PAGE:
I don't want to say it's buggy but there's a lot of little things the game just doesn't handle well. Standing too close to an object and trying to aim causes the camera to jerk around and since the camera determines where you're aiming, it leads to a lot of missed shots. Enemies warp to windows/climbable objects when they interact with them, so you can be lining up a headshot only to have the enemy teleport five feet to the left to climb over a table. I encountered several cases of textures not loading (it actually makes some enemies look really cool). This is more nit-picky but it's something I absolutely cannot abide by in games, the sound effects and the voice volume controls are the same setting. Guns are super loud and people are quiet, so you have to make a choice between ridiculously loud gunshots and being able to hear people talk or reasonable gunshots and having to rely on the subtitles. Enemies have an ability where they survive mortal damage with 1 Health left no matter how strong that first to last attack was. That's annoying enough in its own right because it means you have to waste an extra bullet to just do 1 damage, but there are also invincibility frames that the enemies get when transitioning to this 1 Health state so you can wind up wasting an extra two or three bullets to put down something that should already be dead. When you're running low on ammo and every shot counts, that feels like the dumbest design decision you can make. It's not scarier or more challenging, the enemy just broke the rules of the game so it's unfair.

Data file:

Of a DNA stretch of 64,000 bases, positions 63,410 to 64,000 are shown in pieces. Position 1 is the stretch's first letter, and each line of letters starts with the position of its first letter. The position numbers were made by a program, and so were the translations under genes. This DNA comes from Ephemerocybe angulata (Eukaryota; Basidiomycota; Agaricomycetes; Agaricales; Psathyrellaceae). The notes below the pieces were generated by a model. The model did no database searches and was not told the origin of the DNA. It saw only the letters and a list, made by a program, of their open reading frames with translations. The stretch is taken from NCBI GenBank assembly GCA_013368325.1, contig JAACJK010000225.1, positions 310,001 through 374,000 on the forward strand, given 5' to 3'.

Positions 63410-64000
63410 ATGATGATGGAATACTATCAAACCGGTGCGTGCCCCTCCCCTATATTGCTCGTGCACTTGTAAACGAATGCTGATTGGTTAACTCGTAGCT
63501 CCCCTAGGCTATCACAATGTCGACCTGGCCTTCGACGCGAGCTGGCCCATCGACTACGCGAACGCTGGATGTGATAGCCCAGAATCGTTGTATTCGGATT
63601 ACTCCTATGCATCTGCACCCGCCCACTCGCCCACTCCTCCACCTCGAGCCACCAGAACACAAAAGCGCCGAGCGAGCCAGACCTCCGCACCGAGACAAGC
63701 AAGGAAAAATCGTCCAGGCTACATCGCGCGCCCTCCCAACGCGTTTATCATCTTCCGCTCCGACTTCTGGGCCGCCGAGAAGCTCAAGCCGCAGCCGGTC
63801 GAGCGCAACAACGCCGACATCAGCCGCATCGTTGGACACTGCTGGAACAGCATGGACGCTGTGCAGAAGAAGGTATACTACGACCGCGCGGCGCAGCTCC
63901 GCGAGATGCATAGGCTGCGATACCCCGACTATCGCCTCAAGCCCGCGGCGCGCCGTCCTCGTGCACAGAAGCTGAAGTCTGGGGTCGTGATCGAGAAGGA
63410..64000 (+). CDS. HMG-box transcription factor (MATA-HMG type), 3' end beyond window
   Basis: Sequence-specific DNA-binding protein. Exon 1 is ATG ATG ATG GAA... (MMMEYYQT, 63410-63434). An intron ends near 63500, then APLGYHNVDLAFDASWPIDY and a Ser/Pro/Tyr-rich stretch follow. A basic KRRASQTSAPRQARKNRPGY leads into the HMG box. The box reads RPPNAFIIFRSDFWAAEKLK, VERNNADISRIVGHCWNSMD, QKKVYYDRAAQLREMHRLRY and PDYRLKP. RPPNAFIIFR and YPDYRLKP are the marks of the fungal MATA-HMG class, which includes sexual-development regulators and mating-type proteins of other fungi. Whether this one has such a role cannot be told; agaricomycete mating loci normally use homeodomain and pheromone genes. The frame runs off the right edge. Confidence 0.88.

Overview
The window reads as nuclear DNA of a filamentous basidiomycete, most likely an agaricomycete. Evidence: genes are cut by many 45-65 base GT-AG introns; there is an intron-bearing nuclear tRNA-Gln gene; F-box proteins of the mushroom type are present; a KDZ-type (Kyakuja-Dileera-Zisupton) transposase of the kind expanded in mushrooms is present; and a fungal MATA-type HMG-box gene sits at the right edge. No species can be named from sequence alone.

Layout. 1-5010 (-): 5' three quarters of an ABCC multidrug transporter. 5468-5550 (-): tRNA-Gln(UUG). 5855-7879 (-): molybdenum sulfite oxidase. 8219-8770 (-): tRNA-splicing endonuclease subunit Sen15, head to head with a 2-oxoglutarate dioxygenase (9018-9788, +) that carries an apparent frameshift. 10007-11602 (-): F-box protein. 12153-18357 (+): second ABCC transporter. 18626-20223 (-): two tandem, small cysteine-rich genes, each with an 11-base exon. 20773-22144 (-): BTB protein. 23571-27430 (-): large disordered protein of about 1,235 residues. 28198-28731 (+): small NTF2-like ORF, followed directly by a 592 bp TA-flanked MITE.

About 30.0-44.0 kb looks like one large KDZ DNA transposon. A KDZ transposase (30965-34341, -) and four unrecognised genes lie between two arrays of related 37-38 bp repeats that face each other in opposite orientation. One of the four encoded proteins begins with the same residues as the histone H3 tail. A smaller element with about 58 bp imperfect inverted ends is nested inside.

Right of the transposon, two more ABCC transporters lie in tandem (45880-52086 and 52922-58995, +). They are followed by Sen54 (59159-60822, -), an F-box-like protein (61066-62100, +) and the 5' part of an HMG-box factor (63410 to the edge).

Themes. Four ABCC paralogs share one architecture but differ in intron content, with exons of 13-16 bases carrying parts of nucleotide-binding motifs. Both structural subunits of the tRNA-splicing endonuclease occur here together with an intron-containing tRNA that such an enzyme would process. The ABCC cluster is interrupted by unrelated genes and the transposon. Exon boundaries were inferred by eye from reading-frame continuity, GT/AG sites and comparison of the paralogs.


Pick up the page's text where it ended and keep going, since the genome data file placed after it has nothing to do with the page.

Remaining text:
While playing the game may not be a lot of fun, it is surprisingly well-written. Every chapter for both Claire and Barry's parts ends in some massive cliffhanger or twist in the last 30 seconds of the section. It's a total gimmick but they execute on it amazingly. There are funny in-jokes that the game points out in silly ways. Claire says "I was almost a Claire sandwich" at one point, which is pretty groan worthy, but her partner immediately follows it up by complained how often Barry used to say that. And Barry has his own slew of stupid dad jokes he spouts through the game. I was fond of the way the adults curse like sailors when they're with each other but make poor attempts at reeling it in when the child character is around them. Natalia (Barry's partner, a little girl) is, again, surprisingly well-written. In a scene where she and Barry have to make it over a hill, Barry asks her if she's okay, and she responds with a quick little "I'm fine, I have strong longs.". It's a moment of just idle chatter but you take this kid who has rightfully been scared of everything around her and she has a moment of strength and has something to be proud of, but she doesn't overplay it and shows a little humility. Who'd have thought that one of the most believable child characters in a game would come from Capcom and in a Resident Evil game. To backtrack a bit, it's well-written, except for Moira. She's possibly the least likable character in a several decades old series with some pretty unlikable characters (like Claire!). She has an interesting backstory but everything else about her is totally off-putting. The ending also goes nowhere. Not to spoil anything, but the game's main theme is about overcoming fear and the bad guy is trying to find the ultimate person that can do this (for nefarious reasons, of course). Over the course of the game, there is one character that does this and the decision to have it overcome past traumas is what separates the good and bad endings and shows real character growth and conquering fear and... the game completely ignores this and has the bad guy go after a different character for no real reason.